There may be several scenarios where you may find your Windows 10 PC stuck on a booting loop or showing a blue screen error. Reasons could be anything like software corruption, faulty device driver, hardware failure, or malware attack. Irrespective of the reason, you need to fix a non-booting PC or at least restore the data in it. And that's where Windows Recovery Media can help you out.
Using Windows 10 Recovery Media, you can boot into your system quickly and fix your non-bootable PC. However, the downside is that when you use recovery drive to fix crashed or unbootable PC, it brings your system to its default configurations. The files, software/apps or programs installed later will be gone forever. Therefore, make sure you always take backup of your recovery media’s data before using it to boot a non-bootable PC.
In this blog, we will discuss methods to create recovery media. Let's get started!
|Table of Content:
About Windows 10 Recovery Media
Need of Windows Recovery Media Disk
Essentials to Create Recovery Media
How to Create Recovery Media for Windows 10 PC
What is a Windows Recovery Media?
Windows Recovery Media is a bootable media drive that keeps a backup of the system's original factory condition as configured by its user. It can be created using a DVD or USB drive. Windows 8 provides you a feature to create a system repair disk (CD or DVD), Windows 10 enables creating a recovery media (USB/DVD). Both can be used to troubleshoot and reset your system.
The Advantages of a Windows Recovery Media
Windows Recovery Media helps you reinstall Windows on your PC when System Restore fails. It saves you the trouble of contacting the system manufacturer and bear the repair cost or pay Microsoft a hundred bucks for a new Windows license.
Another benefit of creating recovery media for Windows 10 PC is that it takes a lot less time to install Windows and system drivers.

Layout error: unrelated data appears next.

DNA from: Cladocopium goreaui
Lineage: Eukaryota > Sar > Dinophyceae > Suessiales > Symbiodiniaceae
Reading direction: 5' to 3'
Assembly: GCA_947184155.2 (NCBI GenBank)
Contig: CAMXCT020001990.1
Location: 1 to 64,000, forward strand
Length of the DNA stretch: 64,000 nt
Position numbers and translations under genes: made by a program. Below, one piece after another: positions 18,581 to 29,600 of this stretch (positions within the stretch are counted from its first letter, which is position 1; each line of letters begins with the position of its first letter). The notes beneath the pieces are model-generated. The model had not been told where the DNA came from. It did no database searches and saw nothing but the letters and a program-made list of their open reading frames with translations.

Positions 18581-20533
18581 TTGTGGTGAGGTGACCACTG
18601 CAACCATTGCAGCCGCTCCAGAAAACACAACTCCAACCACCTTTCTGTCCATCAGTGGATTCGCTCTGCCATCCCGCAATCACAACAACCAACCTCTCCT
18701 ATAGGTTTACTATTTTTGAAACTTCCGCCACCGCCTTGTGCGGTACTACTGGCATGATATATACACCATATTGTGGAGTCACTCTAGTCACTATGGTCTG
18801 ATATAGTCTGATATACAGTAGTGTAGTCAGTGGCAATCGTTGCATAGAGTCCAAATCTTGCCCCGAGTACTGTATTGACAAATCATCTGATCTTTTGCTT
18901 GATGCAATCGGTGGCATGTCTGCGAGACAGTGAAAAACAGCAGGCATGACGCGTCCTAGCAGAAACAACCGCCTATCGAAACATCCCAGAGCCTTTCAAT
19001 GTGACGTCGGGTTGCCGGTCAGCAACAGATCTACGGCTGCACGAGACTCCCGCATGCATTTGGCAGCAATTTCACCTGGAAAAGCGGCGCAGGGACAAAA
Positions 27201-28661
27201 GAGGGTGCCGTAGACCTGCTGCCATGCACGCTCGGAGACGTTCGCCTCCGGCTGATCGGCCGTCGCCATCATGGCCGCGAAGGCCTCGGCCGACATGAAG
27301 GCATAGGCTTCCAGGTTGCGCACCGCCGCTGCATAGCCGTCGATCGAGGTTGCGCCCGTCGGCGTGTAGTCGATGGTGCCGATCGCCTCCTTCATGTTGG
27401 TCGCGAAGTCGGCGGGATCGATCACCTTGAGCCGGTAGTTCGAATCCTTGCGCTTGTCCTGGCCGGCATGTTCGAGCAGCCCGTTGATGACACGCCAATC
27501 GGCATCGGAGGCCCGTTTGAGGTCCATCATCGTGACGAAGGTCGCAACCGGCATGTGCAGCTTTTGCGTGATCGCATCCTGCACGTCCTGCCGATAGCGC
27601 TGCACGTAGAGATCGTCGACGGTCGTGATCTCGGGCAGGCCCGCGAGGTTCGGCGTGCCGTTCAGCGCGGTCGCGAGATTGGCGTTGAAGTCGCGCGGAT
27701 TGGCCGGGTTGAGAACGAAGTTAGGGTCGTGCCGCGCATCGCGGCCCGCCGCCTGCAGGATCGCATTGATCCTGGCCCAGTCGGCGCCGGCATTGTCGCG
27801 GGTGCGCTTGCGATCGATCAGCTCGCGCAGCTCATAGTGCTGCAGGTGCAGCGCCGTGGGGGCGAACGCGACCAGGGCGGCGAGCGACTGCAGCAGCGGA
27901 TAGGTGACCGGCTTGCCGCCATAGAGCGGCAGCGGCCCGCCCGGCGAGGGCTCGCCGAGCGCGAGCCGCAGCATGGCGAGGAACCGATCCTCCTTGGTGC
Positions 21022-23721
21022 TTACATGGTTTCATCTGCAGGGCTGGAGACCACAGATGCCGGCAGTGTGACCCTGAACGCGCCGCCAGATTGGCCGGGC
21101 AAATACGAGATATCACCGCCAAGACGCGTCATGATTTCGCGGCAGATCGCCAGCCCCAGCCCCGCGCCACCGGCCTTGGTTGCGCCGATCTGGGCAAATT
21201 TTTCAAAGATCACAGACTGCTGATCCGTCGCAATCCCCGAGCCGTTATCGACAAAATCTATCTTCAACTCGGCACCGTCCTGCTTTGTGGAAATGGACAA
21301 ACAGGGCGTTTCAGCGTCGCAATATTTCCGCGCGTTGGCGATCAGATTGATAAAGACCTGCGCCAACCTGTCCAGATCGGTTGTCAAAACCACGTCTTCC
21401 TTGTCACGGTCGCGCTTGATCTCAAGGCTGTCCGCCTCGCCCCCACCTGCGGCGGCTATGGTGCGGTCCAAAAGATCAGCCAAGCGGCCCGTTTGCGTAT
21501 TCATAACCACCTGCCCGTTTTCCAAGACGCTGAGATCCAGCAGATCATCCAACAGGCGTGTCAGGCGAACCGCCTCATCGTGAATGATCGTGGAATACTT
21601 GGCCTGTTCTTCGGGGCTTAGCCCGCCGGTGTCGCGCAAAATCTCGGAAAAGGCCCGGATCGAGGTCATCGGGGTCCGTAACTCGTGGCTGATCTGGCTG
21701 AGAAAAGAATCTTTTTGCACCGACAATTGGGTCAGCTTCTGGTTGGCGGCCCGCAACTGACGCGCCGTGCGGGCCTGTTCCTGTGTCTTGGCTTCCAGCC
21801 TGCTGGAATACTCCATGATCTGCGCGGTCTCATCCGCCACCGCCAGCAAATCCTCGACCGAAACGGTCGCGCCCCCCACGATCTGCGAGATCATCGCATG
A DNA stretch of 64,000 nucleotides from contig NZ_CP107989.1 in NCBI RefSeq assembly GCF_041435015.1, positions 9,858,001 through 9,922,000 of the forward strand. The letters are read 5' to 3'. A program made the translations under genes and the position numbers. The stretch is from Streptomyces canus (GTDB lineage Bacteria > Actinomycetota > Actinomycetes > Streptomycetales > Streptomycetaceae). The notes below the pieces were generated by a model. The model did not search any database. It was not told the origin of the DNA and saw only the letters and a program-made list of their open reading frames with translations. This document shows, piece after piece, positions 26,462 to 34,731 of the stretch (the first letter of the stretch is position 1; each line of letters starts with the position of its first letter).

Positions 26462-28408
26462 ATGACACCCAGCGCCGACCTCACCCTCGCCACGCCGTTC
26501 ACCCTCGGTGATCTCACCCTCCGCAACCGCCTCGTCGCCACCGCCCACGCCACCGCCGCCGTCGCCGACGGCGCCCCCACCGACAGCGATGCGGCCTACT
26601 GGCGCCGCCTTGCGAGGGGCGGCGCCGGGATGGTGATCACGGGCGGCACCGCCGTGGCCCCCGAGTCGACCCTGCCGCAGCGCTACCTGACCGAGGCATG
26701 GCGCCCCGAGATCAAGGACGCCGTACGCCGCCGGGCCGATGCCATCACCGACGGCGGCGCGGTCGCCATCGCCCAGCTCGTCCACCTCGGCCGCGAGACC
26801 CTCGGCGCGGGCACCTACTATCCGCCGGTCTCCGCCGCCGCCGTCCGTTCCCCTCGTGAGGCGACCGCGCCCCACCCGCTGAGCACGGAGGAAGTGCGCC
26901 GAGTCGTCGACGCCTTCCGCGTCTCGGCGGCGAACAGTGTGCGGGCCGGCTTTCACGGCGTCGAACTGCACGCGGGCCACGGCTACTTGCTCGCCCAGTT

The Disadvantages of a Windows Recovery Media
The recovery media can help you fix your unbootable or crashed Windows 10 PC, but it brings your system back to the default factory settings, and does not retain your files, settings, programs, etc. Reinstalling Windows 10 with a recovery media overwrites the system partition on which it’s installed. The other drive partitions may remain untouched, but to be on the safe side, we’d recommend you recover data from the non-bootable PC using a powerful Windows data recovery software.
Pro Tip: As a best practice, you must keep a recovery disk ready so that when your system fails to boot or load Windows, you'd be all set to troubleshoot on your own.
What do you need to Create Recovery Media?
To create a recovery media on Windows 10, you need to have:
- A USB thumb drive of at least 32 GB
- Or, a DVD of at least 12GB,
How to Create Recovery Media for Windows 10 PC?
Here, we share two effective methods to create a bootable media recovery drive for Windows 10 PC.
Method 1: Create Recovery Media Using Windows Media Creation Tool
The most popular way to create recovery media is by using the Windows Media Creation tool. Microsoft has a dedicated service page from where you can download the Windows Media Creation tool. Follow the given steps to create recovery media on Windows 10:
- Connect a new or formatted USB drive to your system.
- Go to Microsoft's official site to download the Windows Media Creation tool.
- Click 'Download tool now' button under the 'Create Windows 10 Installation media' section. (See Image 1)
Image 1: Download media creation tool
- Windows 10 Disc Image (ISO File) will be downloaded. Open this file and accept the license terms that appear on the screen.
- Next, choose to 'Create installation media.' (See Image 2)
Image 2: Select 'Create installation media
- Now, choose Language, Architecture, and Edition of Windows 10 and click 'Next.' (See Image 3)
Image 3: Select language, architecture, and Windows 10 edition
- Once done, the program will apply the settings matching your current system automatically. (You can change these settings anytime)
- Choose which media you want to use and click Next. (See Image 4)